How to Get the Best Supplies for Your Money
School supply lists can seem unending, and the price can add up very quickly. But do we really need to get everything on the list right away? When should we start looking for school supplies, such as filler paper, pencils, and binders? How can we send our students to school with what they need, without having to mortgage the house for the money?
With 17 years of experience as a student, and three years working at an office supply store during the Back to School season I learned a few things to help you get through this sea-son-without having to take out another mortgage on the house.
Tip #1: If it ain't broke, don't fix it. If something is still good from last year-such as a backpack or a calculator-there's no need to get a new one.
Tip #2: Start early. School supplies start going on sale as early as June. Backpacks-which aren't used a lot in the summer-are cheapest right after school ends to mid-July. Sally can find her special backpack; and Mom can find a good deal.
Tip #3: Buy in bulk and stock up. Billy will need many more than the 12 #2 pencils that the school supply list suggests. For just a few pennies more, go for the 48-pack. The rest of the pencils can be put away, and brought out when the original pencils are down to the nub, or they have been broken in pencil fights. If you come across an absolutely wonderful deal throughout the year, go for it and purchase as much as you can. You may spend more in the short run, but think of the things you won't have to buy next year! Some of the things that store well are: glue, spiral notebooks, pencils, and notebook paper.
Tip #4: Shop the sales. Check the office supply stores and websites for their weekly spe-cials. If you need to take more than one trip, that's okay-you'll save more than the gas money you spend.
But what supplies do we really need right away? That depends on the age of the student. Kindergarteners have different needs than high school seniors. Here is a list of the most common school supplies the students need on the first day of school.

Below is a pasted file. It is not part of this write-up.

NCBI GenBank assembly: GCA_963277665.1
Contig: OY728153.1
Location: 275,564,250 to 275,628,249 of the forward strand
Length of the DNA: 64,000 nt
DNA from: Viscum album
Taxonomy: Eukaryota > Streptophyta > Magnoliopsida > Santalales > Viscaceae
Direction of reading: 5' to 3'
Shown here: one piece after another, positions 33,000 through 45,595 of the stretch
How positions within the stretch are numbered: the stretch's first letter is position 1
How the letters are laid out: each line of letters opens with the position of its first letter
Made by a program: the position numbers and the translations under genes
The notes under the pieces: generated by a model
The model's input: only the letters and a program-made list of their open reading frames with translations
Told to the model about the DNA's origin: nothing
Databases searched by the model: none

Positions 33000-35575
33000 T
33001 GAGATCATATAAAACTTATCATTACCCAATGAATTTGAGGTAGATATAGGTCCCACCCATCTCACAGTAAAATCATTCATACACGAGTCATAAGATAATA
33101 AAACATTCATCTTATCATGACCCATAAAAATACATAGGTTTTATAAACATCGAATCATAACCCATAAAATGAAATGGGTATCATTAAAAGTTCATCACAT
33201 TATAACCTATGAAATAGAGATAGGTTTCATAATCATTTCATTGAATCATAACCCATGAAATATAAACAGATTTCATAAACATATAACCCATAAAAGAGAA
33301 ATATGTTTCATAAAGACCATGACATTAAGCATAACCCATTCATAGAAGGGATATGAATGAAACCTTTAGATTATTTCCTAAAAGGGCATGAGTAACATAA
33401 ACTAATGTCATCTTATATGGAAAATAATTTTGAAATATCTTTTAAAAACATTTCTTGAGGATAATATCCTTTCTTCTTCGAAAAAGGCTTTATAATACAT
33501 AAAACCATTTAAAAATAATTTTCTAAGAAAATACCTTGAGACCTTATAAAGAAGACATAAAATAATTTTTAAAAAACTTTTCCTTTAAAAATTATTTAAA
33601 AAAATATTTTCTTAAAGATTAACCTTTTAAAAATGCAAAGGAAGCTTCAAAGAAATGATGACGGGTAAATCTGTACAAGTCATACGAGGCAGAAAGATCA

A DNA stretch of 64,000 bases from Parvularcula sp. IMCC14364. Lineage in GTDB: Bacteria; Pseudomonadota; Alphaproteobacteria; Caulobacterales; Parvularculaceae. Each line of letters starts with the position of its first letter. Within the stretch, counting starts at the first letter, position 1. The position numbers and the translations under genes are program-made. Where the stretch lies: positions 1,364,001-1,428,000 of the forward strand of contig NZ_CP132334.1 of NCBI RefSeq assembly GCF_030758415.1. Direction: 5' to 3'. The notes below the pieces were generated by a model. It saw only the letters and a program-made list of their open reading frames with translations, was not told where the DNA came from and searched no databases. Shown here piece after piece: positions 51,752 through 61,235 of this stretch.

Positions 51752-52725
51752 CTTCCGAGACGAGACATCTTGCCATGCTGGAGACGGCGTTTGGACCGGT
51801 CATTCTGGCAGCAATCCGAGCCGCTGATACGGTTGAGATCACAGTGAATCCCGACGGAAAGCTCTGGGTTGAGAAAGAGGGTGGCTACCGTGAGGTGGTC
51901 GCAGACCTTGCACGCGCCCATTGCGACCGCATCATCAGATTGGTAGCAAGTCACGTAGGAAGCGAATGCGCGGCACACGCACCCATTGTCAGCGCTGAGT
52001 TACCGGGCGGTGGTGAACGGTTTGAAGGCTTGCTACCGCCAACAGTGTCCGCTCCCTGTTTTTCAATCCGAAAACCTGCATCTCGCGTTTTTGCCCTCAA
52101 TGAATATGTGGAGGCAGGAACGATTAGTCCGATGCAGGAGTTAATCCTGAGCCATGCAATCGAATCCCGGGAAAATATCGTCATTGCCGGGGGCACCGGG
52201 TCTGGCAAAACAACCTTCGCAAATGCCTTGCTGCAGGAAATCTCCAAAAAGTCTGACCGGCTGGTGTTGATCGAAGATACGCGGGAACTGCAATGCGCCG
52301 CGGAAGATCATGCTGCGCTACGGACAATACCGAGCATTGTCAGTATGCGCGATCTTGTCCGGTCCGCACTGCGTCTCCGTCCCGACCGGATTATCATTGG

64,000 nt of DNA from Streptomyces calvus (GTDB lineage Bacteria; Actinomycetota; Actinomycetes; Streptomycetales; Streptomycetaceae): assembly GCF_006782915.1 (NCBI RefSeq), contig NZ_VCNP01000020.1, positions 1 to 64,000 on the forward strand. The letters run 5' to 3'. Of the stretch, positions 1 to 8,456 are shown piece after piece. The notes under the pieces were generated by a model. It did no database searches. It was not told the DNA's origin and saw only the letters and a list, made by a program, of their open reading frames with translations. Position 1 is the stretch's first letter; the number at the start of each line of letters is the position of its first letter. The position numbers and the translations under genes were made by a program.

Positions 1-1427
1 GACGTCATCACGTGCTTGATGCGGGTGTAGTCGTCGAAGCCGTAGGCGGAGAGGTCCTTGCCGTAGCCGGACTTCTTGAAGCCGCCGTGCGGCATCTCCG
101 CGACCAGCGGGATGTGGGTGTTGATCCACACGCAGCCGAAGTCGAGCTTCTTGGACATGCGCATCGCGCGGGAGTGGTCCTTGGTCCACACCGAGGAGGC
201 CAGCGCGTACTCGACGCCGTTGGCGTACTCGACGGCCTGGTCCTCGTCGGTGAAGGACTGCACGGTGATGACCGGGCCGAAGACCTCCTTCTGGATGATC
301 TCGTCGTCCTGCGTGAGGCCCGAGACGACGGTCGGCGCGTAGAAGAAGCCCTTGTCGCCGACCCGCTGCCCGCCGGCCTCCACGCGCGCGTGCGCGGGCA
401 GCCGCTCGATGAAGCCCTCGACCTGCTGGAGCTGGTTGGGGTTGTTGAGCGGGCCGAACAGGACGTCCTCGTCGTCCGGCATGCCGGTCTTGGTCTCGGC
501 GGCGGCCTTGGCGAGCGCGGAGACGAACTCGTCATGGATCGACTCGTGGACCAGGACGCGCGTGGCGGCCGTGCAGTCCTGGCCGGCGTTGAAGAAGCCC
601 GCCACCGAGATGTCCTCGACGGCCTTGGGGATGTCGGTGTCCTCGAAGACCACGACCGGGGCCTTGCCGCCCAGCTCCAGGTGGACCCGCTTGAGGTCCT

Backpacks: Backpacks are an extremely important part of any student's wardrobe. Backpacks are the most crucial supply a student can have and are used in all 13 grades.
When looking for a backpack, splurge a little and get a name brand. This way, you won't have to buy a new backpack when the first one breaks. For example, Jansport backpacks can be a little more costly but come with a lifetime warranty that covers everything except normal wear and tear. Also available now are backpacks with wheels, so students don't have to carry back-packs at all. This may cut back on your student's back pain later on in life.
After the shootings at Columbine and other schools, some districts now require that all backpacks be see-through. Other school districts may restrict wheeled backpacks. Consult with your supply list to make sure you get the correct type of backpack.
Crayons, Markers, Highlighters and Colored Pencils: Depending on the age of the student, one or all of these may be needed. Many schools recommend only getting Crayola-brand crayons and markers. Markers for the younger children need to be washable and have a wider tip. Highlighters are needed when students begin grading each others' work-usually beginning in first or second grade. As your student gets older, crayons are substituted for colored pencils for use in Math, Social Studies, and other subjects.
Scissors: Scissors also change depending on the age of the student. Younger students need blunt scissors that cut only paper. Older children need sharper scissors. Some schools may ban scissors of a certain length. For these requirements, consult your school supply list.
Pencils, Pens, and Erasers: Writing is very important, and your student's writing uten-sils are just as important. Wooden pencils (No. 2), are recommended as they are the only things allowed on standardized tests. Many elementary schools do not recommend mechanical pencils, and wooden pencils are more economical anyway.
Pens usually aren't required until fifth grade, and even then, erasable pens are recom-mended-pens are not the best for math homework.
Pencils and some pens come with erasers, but when those wear down, you will need a pink eraser or a pencil top erasers. Some schools have a preference, some require both, so check your school supply list. Steer clear of gummy erasers and tan, crumbly erasers-they don't work for correcting and are not economical.
Pocket folders: Pocket folders are used throughout a school career. They now come in a myriad of colors and designs-from Captain Jack Sparrow to Cap'n Crunch. Many younger stu-dents need pocket folders rather than 3-ring binders. Of course, the more colorful, the more the cost-Captain Jack needs his royalties. But it's also a trade off. The higher the price the better the quality and the longer the folder will last. Some schools require both pocket-only folders and pocket folders with tabs (for 3-hole paper).